A Nation Transfixed: High Wires and Prayers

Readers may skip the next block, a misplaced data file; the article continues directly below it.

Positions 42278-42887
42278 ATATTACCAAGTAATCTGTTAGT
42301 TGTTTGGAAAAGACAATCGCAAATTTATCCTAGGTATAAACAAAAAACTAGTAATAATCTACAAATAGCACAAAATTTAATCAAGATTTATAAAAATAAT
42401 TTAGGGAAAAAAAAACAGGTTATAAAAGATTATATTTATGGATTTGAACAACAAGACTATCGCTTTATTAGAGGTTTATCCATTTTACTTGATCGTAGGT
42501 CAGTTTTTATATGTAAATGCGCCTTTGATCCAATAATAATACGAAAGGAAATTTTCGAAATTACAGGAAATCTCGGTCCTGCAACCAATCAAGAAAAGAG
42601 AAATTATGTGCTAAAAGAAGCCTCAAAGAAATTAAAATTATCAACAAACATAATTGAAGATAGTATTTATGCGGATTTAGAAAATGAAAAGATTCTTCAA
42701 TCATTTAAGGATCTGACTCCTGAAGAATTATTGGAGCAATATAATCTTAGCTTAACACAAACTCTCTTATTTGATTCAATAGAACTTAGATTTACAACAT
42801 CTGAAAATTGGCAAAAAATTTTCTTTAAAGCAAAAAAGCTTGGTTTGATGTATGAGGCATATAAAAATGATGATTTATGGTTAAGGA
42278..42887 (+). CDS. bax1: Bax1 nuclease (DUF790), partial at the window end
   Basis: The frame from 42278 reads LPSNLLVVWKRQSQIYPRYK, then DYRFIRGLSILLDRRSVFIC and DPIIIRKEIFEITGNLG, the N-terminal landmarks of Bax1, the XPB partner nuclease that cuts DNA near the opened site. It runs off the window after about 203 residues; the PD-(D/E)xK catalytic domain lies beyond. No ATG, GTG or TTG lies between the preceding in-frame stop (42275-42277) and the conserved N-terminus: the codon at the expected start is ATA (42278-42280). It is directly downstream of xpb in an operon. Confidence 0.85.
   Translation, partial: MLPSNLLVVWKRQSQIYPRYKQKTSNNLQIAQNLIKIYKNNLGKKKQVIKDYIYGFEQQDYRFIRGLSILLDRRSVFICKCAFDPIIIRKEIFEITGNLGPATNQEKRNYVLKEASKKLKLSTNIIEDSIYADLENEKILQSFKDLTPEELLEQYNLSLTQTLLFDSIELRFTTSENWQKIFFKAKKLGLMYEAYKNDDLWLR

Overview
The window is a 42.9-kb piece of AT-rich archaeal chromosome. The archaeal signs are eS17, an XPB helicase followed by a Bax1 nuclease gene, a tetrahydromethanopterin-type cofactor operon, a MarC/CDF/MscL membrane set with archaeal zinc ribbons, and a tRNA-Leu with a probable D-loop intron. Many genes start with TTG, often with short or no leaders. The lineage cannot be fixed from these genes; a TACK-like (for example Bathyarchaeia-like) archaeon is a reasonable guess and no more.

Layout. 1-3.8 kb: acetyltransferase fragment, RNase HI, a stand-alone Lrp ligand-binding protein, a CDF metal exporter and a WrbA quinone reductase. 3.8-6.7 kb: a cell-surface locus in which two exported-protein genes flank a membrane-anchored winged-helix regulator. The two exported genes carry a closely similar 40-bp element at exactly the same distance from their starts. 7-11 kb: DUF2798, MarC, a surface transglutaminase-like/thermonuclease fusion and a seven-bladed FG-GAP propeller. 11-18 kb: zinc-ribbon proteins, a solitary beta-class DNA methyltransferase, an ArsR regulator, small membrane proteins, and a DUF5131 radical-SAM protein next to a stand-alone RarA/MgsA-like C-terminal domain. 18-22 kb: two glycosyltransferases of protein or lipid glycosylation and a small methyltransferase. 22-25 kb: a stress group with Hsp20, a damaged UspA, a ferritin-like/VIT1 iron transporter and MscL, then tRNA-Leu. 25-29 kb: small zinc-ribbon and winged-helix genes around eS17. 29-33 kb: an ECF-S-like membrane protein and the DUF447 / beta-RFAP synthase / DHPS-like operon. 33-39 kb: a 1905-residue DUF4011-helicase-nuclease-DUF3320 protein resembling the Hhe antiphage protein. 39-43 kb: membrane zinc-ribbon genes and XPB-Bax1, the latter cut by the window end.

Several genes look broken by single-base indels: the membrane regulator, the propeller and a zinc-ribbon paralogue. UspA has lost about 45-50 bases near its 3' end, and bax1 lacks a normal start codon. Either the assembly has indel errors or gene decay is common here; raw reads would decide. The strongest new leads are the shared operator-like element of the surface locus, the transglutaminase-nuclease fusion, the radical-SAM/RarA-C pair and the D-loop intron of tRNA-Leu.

In 1938, in the midst of the Great Depression and suffering from an ominous foreboding of world war, America suspended the harsh realities of life to tune into a horse race.  A small horse named Seabiscuit, whom the media called "the cast off son of a cheaply held father," challenged Triple Crown winner War Admiral in the "Match of the Century."  Millions of people around the world listened to the race on their radio sets, and more than 40,000 jammed the Pimlico racetrack in Baltimore to view it firsthand.  It is now widely accepted that Seabiscuit's victory inspired a nation in the throes of poverty, hunger, international turmoil and personal depression. Perhaps it was a country in a similar situation that caused Twitter to explode when high-wire artist and daredevil Nik Wallenda appeared on Discovery Channel's Skywire on Sunday night.  Fifteen hundred feet above the Little Colorado River in Navajo Tribal Park just east of the Grand Canyon, Wallenda took a...(Read Full Post)

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